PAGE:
But some problems still remain. First, the suggestion that judgments of perception are mere associations of perceptions does not explain why Kant should call judgments of perception a kind of “judgment.” Second, it does not explain how judgments of perception could ever become judgments of experience, nor why all judgments of experience must “first” be judgments of perception. Third, it does not explain how the logical functions that convert the one to the other can be functions exercised with respect to given perceptions: associations of perceptions seem to be one thing, perceptions themselves another.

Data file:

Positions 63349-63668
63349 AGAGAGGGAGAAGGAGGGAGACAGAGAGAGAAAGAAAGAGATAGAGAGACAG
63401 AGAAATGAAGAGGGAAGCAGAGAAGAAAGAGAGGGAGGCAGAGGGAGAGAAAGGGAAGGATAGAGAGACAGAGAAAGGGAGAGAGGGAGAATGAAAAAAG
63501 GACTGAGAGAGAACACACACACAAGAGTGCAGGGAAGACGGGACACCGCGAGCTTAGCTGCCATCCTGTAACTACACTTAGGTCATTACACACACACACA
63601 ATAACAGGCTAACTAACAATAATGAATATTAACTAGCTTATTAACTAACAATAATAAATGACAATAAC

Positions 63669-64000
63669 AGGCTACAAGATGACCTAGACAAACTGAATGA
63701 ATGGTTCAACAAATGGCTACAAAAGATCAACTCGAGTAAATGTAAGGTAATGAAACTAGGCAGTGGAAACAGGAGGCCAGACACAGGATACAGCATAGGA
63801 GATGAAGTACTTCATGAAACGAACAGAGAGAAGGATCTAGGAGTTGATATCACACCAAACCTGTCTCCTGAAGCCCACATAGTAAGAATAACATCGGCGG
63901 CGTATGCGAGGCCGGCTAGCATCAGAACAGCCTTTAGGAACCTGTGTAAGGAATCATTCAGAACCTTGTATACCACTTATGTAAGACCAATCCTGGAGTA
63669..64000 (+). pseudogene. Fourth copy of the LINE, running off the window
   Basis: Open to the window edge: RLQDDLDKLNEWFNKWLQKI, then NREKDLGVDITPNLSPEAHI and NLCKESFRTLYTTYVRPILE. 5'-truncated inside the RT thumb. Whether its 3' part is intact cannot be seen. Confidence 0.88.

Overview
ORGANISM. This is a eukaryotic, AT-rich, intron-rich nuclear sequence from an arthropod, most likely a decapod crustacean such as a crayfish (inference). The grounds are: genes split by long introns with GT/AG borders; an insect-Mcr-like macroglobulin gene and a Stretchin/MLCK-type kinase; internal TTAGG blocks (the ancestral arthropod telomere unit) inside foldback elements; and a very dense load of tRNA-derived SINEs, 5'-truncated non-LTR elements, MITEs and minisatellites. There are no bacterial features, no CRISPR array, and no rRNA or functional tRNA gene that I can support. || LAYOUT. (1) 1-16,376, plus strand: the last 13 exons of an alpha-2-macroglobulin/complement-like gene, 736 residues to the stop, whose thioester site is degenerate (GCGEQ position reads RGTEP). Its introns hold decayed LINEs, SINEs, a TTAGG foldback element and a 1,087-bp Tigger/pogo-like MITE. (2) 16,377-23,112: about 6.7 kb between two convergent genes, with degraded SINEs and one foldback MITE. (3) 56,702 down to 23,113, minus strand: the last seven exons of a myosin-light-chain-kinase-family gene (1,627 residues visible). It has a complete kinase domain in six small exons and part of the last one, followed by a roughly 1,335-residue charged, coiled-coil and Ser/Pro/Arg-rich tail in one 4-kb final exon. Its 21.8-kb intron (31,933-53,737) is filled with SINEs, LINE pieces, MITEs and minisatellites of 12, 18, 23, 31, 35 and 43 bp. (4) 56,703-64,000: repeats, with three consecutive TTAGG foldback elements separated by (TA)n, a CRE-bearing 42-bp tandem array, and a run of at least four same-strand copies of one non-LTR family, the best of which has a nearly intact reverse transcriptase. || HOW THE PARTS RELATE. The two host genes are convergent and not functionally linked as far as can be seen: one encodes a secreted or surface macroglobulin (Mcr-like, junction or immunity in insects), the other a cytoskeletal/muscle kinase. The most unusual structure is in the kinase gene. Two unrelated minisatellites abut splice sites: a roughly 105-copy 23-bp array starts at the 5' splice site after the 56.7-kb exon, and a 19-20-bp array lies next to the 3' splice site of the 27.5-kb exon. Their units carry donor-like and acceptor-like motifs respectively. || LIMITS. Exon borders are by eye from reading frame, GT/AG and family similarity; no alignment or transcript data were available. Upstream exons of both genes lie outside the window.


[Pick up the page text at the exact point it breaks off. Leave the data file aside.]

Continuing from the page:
I think that we can avoid these problems. The proposal is simply this: that judgments of perception are associations of perceptions—but only so far as such associations are ingredient in given perceptions, as a kind of material for the apprehension of appearances. Such ingredience does not really amount to “judgment,” nor to the employment of empirical concepts, nor to the apprehension of “objects,” in the strict usages that Kant tends to favor. But it is understandable why Kant nevertheless suggests that such ingredience of associations amounts to a kind of judgment. In a sense, it does indeed amount to a kind of “predication” with respect to appearances. For insofar as appearances are apprehended through associations, and the latter are not merely externally attached to (or “associated” with) the intuitions through which appearances are apprehended, the correlative appearances must be apprehended as correlatively characterized. This is what I argued in the last chapter.